While the Kumbakonam tragedy is yet to fade away from our memory, the heartrending saga of kids with heart aliments has come to stalk our collective conscience. Hundreds of paediatric cardiac patients were paraded on the streets of Hyderabad seeking surgical treatment, and one of them died in front of television cameras. The well-meaning media and activists are focusing on the human drama and pathos and pressurizing the government to make allocations. Hospitals are hard-put to cope with the patient-load. In all this, the real issues are ignored to the detriment of the poor. As a sage said, “ God, I will deal with my enemies on my own; but save me from my friends!”
A few facts first. Congenital (CHD) and rheumatic heart diseases (RHD) are the two major forms of heart disease afflicting the young. On an average, eight children out of 1000 are born with CHD. And the commonest causes of CHD are fully preventable maternal infections during pregnancy, consanguineous marriages, and childbearing by women above 30 years of age. All these are completely avoidable – by MMR vaccination, marriage counseling, and public education on risks of marrying relatives and late childbearing. And yet, annually about 200,000 children are born with CHD in India. The case of RHD is even more pathetic. It is caused by a simple streptococcal sore throat, a common childhood infection, between the ages of 5 and 15. While sore throat is gone in a couple of days, the child may develop Rheumatic fever, resulting in RHD. Even most educated middle-class parents are unaware of this. RHD is fully preventable, and all it needs is immediate treatment of strepthroat in children with simple, relatively inexpensive, antibiotics. And yet, over 150,000 children get RHD every year. There are probably 5 to 10 million Indians suffering from CHD and RH
Now let us look at our health infrastructure and need for allocations to meet this challenge after the disease strikes children. In the entire country, a total of 42,000 heart surgeries take place. A typical surgery costs Rs 100,000. 90% of these surgeries are for coronary artery disease, and not even 10% on CHD and RHD. If today’s government is willing to make allocations to surgically treat all cases of CHD and RHD – it will have to allocate Rs 50,000 crores to just take care of the existing patients – and at the current rate it will take over a 1000 years! It would cost Rs 4000 crores to take care of the 350,000 new patients who are added each year. Even after all that expense and effort, about half the patients cannot be helped much and the life span of the rest is prolonged for only limited periods. Meanwhile human misery keeps mounting as more unborn, and young children are afflicted by these preventable diseases.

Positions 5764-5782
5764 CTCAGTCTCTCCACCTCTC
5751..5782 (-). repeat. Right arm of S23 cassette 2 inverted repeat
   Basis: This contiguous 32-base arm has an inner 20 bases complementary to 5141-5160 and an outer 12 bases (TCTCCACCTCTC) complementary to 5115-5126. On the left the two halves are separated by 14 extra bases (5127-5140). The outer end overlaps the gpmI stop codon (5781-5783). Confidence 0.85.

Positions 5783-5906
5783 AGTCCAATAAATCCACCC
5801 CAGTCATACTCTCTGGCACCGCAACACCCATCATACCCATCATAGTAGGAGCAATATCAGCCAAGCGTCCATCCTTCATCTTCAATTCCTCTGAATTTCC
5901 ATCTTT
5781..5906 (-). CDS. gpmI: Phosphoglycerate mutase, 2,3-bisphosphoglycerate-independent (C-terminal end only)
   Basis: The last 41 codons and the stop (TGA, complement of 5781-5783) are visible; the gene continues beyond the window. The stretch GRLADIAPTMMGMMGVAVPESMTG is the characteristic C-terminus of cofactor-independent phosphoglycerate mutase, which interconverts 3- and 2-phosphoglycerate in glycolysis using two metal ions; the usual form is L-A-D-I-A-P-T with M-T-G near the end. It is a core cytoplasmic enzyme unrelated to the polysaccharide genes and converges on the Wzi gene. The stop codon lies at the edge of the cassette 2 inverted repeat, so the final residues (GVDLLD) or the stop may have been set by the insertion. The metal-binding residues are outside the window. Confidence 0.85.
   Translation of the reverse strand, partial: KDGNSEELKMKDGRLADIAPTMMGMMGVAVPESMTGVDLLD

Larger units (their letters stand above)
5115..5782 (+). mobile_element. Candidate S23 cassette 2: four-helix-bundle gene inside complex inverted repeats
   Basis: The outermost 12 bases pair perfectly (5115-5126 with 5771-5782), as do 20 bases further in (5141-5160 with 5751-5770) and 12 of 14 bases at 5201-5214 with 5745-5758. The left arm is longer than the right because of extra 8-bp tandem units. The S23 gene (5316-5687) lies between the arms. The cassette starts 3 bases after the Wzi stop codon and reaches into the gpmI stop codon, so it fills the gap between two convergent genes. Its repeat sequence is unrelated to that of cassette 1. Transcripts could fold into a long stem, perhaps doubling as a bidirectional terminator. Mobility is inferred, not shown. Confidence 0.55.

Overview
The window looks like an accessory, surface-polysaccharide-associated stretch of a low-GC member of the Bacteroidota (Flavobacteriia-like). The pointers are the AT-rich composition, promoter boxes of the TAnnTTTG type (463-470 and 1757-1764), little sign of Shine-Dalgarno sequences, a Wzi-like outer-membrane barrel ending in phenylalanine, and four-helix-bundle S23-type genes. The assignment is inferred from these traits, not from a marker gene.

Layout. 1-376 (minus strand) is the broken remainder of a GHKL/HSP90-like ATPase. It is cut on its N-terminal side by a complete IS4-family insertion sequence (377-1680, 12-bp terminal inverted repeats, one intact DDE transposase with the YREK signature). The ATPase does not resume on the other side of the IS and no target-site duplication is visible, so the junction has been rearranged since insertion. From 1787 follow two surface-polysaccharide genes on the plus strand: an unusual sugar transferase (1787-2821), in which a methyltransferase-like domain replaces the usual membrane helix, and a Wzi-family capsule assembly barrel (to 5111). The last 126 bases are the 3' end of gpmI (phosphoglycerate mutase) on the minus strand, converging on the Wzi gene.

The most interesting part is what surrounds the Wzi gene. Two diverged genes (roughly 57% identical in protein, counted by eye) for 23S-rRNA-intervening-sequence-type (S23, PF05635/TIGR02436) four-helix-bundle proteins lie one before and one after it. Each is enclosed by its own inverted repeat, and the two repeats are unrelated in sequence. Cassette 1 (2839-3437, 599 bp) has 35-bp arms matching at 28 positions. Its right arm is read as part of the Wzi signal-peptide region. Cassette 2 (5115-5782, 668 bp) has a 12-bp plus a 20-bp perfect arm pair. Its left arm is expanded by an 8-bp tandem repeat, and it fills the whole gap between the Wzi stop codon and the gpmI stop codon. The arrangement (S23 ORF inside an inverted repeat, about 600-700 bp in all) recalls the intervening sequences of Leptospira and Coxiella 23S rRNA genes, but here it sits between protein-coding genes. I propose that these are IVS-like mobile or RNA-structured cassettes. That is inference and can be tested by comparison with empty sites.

Clearly, misplaced compassion and political grandstanding are no substitutes to sensible policy when it comes to promoting human welfare. What we need is a campaign of mass immunization (MMR), public education (consanguineous marriages, late pregnancies and strepthroat), and immediate treatment of strepthroat in all children in 5 – 15 age group. Such a programme costs no more than Rs.100 crores per annum for the whole country. Many diseases can be tackled through an effective delivery system to spread health education, administer vaccines and early treatment. For this, an army of million health volunteers needs to be raised at a low cost (about Rs. 600 crores per annum) to be the interface between the community and primary health centres, and they will address all the health needs, including heart diseases. We definitely need to help the unfortunate victims of CHD and RHD with available resources, but the priority should be clearly to prevent millions from becoming victims tomorrow. Let us not make the same mistake we made in the initial stages of fighting Polio – through our misplaced compassion and not so sensible policies, governments spent scarce money on calipers for Polio victims instead of focusing on immunization. The near eradication of Polio now has proved that we are capable of overcoming our mistakes and taking on such successful campaigns.
We are lucky to live in an age when most problems have simple, effective, relatively low-cost, high-impact solutions. Very few of our problems are intractable. A bit of wisdom, sensible policies, well-directed and modest allocations, and effective delivery systems can accomplish a great deal to promote growth and human happiness.